President Arthur Barclay (1904-1912)
The origin of Liberia’s Open Door Policy:
modeled on the US example

In his 1904 Inaugural Address President Barclay repeatedly indicated that he was aware of the U.S. policy with respect to China around the turn of the century, notably the Open Door Policy which opened up this country (China) for European and American trading and other economic influences and prevented further seizure of territory by imperialistic European Powers. Very likely, President Barclay wanted something similar with respect to Liberia. Between 1883 and 1900 Liberia had seen its territory considerably reduced by European colonial powers such as France and England.

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As Secretary of the Treasury and Secretary of State Barclay had been involved in the British seizure of Liberian territory (in 1898 and 1903) and he was also well aware of the pressure France exerted on Liberia’s boundaries. In 1897 a third European Colonial Power, Germany, had still tried to establish a Protectorate over Liberia. Americo-Liberians had always been oriented towards the U.S.A. Events in the USA were closely observed by the ruling elite of the African Republic. A significant example forms the assassination of the President of the U.S.A., William McKinley (1901), after which some Americo-Liberians named children after the murdered President1).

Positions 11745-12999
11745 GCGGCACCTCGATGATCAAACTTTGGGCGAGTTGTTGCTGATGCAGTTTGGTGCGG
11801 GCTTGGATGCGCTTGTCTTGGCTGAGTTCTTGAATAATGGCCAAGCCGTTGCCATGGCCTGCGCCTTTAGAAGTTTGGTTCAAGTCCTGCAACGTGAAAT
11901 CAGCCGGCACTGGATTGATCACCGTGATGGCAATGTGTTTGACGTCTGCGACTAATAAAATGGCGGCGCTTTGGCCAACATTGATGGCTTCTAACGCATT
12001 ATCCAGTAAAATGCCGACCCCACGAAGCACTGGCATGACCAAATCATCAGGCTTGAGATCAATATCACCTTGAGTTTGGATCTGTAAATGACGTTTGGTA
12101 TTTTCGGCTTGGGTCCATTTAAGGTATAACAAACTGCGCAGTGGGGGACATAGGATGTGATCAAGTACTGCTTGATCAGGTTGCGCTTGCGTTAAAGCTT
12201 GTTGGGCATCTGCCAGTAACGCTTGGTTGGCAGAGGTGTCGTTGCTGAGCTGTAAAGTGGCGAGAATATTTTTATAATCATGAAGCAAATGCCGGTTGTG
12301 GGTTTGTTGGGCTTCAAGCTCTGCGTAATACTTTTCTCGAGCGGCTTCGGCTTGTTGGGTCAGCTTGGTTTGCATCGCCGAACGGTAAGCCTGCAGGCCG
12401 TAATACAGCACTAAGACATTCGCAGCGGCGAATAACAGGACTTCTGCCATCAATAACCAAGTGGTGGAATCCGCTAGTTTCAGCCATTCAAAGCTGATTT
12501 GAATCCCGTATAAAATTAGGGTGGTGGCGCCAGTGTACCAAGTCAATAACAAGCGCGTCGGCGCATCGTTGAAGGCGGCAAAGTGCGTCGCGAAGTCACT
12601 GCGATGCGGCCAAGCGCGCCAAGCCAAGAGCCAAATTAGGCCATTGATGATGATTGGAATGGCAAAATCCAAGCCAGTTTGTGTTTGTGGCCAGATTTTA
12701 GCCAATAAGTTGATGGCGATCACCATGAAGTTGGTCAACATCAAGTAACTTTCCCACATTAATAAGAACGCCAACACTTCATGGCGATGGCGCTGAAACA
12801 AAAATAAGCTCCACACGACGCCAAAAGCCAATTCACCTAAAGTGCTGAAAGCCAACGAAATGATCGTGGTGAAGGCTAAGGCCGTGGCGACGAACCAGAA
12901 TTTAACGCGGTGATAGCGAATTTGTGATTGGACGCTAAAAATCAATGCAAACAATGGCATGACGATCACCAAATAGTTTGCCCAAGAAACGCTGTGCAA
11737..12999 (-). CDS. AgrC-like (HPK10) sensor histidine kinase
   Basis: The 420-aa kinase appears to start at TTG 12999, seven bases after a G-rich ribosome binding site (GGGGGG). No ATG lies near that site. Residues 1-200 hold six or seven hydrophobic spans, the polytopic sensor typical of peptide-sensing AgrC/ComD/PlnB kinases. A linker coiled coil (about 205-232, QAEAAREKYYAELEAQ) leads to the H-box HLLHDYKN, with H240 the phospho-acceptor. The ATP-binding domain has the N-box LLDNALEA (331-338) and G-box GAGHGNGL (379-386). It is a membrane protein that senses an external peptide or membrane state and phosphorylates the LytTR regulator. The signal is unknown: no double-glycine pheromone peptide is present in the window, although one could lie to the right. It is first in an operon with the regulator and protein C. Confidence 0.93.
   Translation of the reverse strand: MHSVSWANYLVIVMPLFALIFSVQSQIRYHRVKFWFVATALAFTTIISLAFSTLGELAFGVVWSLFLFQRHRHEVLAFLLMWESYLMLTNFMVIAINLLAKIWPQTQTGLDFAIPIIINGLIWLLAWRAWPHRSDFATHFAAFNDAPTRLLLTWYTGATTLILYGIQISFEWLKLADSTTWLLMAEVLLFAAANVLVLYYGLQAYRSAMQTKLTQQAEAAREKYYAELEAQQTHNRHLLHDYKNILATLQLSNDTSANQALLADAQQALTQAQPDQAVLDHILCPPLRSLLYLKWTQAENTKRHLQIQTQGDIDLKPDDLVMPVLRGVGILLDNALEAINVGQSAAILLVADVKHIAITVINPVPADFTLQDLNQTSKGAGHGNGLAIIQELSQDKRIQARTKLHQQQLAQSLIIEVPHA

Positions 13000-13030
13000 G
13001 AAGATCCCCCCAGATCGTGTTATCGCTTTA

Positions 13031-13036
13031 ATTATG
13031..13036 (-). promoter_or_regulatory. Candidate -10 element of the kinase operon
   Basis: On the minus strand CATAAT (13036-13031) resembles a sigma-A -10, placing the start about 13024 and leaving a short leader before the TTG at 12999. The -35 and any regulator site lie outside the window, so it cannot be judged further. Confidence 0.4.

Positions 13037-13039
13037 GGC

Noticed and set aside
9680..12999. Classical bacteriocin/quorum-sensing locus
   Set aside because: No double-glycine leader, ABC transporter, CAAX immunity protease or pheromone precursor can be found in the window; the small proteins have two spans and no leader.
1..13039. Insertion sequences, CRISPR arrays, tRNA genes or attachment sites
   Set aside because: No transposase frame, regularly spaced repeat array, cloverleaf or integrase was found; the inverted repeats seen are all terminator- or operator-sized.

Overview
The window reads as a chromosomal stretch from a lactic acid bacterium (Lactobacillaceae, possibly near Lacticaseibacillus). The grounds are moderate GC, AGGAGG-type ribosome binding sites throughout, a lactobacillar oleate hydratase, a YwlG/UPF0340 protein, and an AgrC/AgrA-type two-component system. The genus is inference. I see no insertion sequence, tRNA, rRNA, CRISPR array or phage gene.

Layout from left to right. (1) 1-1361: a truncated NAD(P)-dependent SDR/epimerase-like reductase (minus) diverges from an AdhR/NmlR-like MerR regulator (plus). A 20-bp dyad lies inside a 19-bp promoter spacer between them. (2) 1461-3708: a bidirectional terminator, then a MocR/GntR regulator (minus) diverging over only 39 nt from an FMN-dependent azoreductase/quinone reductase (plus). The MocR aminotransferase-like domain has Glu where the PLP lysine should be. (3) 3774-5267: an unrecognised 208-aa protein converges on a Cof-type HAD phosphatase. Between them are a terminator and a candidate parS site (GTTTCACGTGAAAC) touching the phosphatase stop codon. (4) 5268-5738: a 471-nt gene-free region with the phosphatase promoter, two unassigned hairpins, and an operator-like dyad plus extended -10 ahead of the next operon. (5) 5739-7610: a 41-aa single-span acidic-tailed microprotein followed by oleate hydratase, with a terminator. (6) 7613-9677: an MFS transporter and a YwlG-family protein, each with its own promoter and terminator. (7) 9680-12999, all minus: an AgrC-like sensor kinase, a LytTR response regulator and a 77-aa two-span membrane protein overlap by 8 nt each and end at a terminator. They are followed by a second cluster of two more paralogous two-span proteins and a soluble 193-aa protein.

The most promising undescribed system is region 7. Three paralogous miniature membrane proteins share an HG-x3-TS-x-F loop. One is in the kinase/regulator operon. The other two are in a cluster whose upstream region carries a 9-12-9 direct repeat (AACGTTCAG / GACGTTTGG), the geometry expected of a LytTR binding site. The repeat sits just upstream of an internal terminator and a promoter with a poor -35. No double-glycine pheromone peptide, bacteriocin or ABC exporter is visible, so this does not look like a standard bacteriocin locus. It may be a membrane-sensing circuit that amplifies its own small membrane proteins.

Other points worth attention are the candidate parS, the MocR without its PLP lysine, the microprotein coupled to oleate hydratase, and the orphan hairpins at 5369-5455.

1) The most well-known of these Liberians was McKinley Alfred DeShield, who was born in 1907, and who was Secretary-General of the True Whig Party from 1943 till his death in 1978. He is also known for his loyalty to William Tolbert when the latter’s succession to President Tubman was in danger.
In 1908, after new border conflicts with France, President Barclay sent a mission to the U.S.A., composed of C.B. Dunbar 2) (who in 1893 had been on a similar mission to the U.S.A.) Vice-President J.J. Dossen, and former President Gibson, asking for a formal protection. However, the mission failed to obtain both an Arbitration Treaty with the U.S.A. and U.S. assistance in obtaining similar Treaties with notably France and Great Britain. Liberia was afraid it would share the fate of the Congo Free State, which had disappeared from the Community of States, as President Barclay stated in an address delivered in 1908.3)

Meanwhile, the economic and financial condition had deteriorated in Liberia. Like his predecessors Roye and Coleman, President Barclay strongly advocated a policy of internal economic development, but like his predecessors he inherited an empty Treasury and an unfavourable economic climate.

2) C.B. Dunbar was a descendant of Charles Benedict Dunbar member of the Chief Executive Committee that seized power after Roye’s destitution.


3) In 1908 the third term of office of President Arthur Barclay started. He had succeeded in extending the Presidential term of office from 2 to 4 years – an ambition which had contributed to the fall and the subsequent loss of life of Edward J. Roye.


The 1906 Loan and the appointment of foreign supervisors

President Arthur Barclay



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